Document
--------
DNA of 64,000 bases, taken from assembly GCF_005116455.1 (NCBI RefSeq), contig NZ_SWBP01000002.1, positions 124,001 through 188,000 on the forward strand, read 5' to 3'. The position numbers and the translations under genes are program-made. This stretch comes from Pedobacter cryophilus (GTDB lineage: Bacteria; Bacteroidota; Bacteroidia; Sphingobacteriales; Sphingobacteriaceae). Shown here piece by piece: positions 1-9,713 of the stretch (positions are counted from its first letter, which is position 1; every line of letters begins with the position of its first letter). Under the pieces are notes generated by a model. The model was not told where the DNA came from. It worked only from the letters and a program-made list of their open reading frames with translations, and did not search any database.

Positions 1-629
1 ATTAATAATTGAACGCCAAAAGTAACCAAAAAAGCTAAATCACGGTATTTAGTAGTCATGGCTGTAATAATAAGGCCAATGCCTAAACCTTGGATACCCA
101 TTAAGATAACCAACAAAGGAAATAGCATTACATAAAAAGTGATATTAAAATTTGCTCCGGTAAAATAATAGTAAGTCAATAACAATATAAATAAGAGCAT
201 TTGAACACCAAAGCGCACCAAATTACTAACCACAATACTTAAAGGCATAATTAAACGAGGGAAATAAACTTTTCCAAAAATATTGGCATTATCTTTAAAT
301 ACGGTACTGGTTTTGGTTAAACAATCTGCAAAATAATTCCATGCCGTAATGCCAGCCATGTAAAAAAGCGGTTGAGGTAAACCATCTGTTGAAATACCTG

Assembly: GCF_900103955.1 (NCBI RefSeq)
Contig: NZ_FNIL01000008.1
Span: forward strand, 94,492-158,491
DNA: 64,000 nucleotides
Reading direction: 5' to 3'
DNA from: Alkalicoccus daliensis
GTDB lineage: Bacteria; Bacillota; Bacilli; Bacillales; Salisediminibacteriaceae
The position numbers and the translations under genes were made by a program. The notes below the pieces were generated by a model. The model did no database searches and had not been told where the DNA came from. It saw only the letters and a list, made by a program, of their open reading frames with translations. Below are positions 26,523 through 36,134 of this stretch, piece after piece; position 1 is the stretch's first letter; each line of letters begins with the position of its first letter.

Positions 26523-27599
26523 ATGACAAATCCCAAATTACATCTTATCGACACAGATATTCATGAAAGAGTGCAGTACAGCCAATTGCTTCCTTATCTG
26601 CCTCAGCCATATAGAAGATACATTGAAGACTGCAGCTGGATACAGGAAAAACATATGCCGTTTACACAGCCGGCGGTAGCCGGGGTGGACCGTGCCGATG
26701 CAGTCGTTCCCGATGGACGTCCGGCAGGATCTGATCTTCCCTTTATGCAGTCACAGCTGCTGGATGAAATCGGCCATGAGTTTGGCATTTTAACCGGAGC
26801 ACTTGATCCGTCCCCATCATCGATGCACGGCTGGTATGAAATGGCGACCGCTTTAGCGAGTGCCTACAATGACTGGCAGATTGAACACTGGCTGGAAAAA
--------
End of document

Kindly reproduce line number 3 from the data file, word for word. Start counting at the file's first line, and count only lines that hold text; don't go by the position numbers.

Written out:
1 ATTAATAATTGAACGCCAAAAGTAACCAAAAAAGCTAAATCACGGTATTTAGTAGTCATGGCTGTAATAATAAGGCCAATGCCTAAACCTTGGATACCCA